Click here to receive the Daily Digest via email.
Colleges, Employers Rethink Internship Policies (WSJ)
Rachel Feintzeig and Melissa Korn report that while unpaid internship lawsuits work through the courts, many companies are changing their programs by adding pay or eliminating internships altogether.
Losing Their Unemployment Benefits Didn’t Help These People Find Work (HuffPo)
Sam Stein and Arthur Delaney find that without long-term unemployment insurance, which Congress failed to extend in December, workers’ job searches didn’t change, but their ability to pay the bills did.
Your Government Owes You a Job (The Nation)
Raúl Carrillo calls for a job guarantee as a matter of justice and economic security for all. He says such a program would have similar costs to current anti-poverty programs, but provide more opportunities.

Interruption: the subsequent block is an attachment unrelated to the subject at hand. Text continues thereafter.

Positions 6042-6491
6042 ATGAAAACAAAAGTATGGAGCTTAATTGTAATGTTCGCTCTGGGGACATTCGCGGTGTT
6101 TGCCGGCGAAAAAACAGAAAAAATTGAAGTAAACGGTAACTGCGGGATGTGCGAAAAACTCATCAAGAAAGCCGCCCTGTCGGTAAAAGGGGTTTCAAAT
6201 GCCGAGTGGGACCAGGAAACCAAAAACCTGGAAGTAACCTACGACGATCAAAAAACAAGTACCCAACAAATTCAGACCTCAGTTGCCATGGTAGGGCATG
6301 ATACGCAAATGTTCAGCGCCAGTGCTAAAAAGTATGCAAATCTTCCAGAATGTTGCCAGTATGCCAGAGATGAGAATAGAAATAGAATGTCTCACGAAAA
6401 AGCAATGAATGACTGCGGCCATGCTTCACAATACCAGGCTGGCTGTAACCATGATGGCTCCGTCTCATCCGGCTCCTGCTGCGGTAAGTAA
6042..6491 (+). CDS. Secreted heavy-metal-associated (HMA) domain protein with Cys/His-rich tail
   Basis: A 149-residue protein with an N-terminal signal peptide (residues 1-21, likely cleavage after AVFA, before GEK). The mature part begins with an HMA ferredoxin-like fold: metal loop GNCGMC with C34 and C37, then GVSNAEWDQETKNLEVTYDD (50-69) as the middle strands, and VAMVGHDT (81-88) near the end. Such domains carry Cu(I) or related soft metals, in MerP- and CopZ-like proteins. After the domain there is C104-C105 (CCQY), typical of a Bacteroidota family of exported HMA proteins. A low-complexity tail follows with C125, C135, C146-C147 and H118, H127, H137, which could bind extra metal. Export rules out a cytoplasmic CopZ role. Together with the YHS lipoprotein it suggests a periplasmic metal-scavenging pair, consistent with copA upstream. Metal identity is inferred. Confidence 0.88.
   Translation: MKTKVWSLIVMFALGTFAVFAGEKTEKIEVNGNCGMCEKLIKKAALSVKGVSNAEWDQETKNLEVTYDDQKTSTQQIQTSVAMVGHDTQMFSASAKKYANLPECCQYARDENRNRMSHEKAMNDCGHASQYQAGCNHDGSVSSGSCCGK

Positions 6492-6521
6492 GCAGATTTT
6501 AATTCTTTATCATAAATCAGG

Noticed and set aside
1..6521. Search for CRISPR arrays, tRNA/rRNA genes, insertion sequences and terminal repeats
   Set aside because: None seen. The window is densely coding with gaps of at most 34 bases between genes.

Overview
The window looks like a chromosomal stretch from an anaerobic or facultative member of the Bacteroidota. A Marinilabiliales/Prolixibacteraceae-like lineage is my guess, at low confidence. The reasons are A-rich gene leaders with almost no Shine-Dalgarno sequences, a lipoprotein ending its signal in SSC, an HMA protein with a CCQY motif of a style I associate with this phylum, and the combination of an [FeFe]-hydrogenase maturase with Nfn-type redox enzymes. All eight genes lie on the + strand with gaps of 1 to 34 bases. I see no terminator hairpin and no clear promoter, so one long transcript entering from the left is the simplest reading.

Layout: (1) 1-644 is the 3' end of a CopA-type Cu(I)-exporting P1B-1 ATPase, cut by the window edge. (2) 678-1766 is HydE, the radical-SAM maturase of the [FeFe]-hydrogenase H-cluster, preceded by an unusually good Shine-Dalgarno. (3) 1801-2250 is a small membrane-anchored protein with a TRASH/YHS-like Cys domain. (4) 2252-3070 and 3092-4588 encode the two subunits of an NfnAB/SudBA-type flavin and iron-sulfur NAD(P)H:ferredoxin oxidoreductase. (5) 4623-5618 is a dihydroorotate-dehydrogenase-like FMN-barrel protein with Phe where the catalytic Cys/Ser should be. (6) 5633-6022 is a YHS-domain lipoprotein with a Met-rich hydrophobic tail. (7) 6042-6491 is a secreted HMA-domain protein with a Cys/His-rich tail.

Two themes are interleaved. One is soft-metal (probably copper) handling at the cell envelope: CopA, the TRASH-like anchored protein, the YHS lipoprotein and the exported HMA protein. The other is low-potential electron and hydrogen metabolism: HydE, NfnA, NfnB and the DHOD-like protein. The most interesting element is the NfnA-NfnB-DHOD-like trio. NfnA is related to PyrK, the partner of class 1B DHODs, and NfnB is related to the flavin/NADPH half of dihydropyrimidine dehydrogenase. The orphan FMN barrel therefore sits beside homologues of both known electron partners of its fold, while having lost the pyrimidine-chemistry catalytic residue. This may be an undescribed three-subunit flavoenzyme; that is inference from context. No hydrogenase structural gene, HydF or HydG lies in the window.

Here’s Why This City’s Businesses Love Its Paid Sick Days Law (ThinkProgress)
Bryce Covert looks at a new audit of Seattle’s paid sick leave law, which went into effect in September 2012. People are happy: costs were lower than expected, and business, wage, and job growth were all up.
The Rich Live Longer: So How Much Money ‘Buys’ 1 More Year of Life? (The Atlantic)
Derek Thompson uses data on life expectancy and income to determine the cost of an extra year of life. He says the actual numbers here are less important than the fact that inequality has life-and-death costs.
Politicians from the Hungriest Counties Voted to Cut Food Stamps (MSNBC)
The congressmen, both Democrats, claim to have voted for the recent Farm Bill that cut food stamps in some states as a compromise on larger cuts, says Ned Resnikoff, but the GOP strategy will keep chipping away at the program.
F.C.C., in a Shift, Backs Fast Lanes for Web Traffic (NYT)
The Federal Communications Commission announced new proposed rules that allow companies to pay Internet service providers for faster access to their content, reports Edward Wyatt. Some call this the end of net neutrality.